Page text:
This is actually a story about conversion.  Did Scrooge ever need conversion! He was a despicable, hard-hearted, selfish, arrogant, greedy, mean-spirited, uncaring, unchristian, unsympathetic tightwad. Bah! Humbug!
Scrooge is visited one night by some ghosts who subject him to a haunting the likes of which few in fiction have experienced. Scared out of his wits by the ghosts, Scrooge is forced to see himself as he really is. The visits of the ghosts, and the Christlike, unconditional love of the Cratchit family, who keep on loving him even while he treats them horribly, causes Scrooge to be converted.
He changes completely. A skinflint no more, Scrooge becomes a loving grandfather type. He loves Christmas now. He gets into the loving spirit of the season sending presents to the Cratchits and giving large amounts of money to charity. He dresses up and goes to his nephew’s house for Christmas dinner and announces to his clerk, Bob Cratchit, that he will be receiving a nice raise. Here we see a life converted, redeemed and saved.
It is not just a piece of classic literature. There is something more here. The truth is, it’s our story. Deep down inside, we all relate to Ebenezer Scrooge. We all need help. We all have flaws. We all need to face up to who we really are down deep. We all need to be converted from selfishness to love.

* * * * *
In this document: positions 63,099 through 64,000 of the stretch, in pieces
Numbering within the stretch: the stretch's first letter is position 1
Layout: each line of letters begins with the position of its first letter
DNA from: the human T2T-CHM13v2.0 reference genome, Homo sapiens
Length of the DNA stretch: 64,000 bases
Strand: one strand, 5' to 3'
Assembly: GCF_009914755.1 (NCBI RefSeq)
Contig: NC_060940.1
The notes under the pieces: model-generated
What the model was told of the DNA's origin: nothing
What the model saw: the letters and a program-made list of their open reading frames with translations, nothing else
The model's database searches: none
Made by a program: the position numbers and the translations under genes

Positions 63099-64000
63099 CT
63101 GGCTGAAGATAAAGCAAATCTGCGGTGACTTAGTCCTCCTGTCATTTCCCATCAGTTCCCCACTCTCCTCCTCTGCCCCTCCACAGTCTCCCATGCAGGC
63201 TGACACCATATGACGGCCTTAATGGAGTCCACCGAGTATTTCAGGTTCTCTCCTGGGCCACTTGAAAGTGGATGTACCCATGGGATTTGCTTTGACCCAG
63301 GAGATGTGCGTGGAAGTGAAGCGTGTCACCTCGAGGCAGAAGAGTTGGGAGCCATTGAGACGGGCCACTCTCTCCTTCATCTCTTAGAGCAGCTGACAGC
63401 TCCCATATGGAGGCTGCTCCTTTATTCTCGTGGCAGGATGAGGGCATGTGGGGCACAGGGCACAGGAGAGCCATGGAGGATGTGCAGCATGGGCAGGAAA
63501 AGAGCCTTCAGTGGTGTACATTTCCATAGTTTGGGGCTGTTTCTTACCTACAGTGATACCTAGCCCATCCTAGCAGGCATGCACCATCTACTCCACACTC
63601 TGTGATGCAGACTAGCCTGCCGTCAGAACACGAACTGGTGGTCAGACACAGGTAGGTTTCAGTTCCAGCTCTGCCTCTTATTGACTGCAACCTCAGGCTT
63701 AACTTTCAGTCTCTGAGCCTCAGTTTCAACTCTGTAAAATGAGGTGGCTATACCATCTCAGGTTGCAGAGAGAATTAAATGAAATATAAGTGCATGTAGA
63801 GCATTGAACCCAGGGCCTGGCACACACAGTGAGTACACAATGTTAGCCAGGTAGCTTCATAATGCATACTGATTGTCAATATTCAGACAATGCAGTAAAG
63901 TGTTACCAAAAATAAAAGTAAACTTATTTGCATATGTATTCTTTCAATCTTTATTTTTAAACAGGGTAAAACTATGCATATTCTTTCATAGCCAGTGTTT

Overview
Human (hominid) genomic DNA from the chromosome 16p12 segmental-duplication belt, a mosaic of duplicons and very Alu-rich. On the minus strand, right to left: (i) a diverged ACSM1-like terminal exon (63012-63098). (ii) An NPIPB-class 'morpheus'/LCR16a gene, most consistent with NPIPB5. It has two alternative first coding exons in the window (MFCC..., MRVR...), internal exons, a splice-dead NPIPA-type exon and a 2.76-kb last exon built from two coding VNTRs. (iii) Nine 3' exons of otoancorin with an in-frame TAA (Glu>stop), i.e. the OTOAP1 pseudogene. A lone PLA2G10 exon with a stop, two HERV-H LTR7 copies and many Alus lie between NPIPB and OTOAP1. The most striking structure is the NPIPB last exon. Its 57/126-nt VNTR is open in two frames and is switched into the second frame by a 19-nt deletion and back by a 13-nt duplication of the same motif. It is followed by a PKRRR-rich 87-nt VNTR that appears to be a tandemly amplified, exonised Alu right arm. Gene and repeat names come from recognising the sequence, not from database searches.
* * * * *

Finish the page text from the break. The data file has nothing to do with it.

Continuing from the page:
This is the Good News we celebrate at Christmas. Two thousand years ago, God looked down and saw the Scrooge likeness of the world. God sent His Son to save us and to change us and to show us a better way. Christ came to change us from being greedy, selfish people to being generous and loving towards others.
1 John 4 8 Whoever does not love does not know God, because God is love. 9 This is how God showed his love among us: He sent his one and only Son into the world that we might live through him. 10 This is love: not that we loved God, but that he loved us and sent his Son as an atoning sacrifice for our sins.
O come, all ye faithful,
Joyful and triumphant,
O come ye, O come ye to Bethlehem.
Come and behold Him,
Born the King of Angels;
O come, let us adore Him, O come, let us adore Him,
O come, let us adore Him, Christ the Lord.

O Sing, choirs of angels,
Sing in exultation,
Sing all that hear in heaven God’s holy word.
Give to our Father glory in the Highest;
O come, let us adore Him, O come, let us adore Him,
O come, let us adore Him, Christ the Lord.

All Hail! Lord, we greet Thee,
Born this happy morning,
O Jesus! for evermore be Thy name adored.
Word of the Father, now in flesh appearing;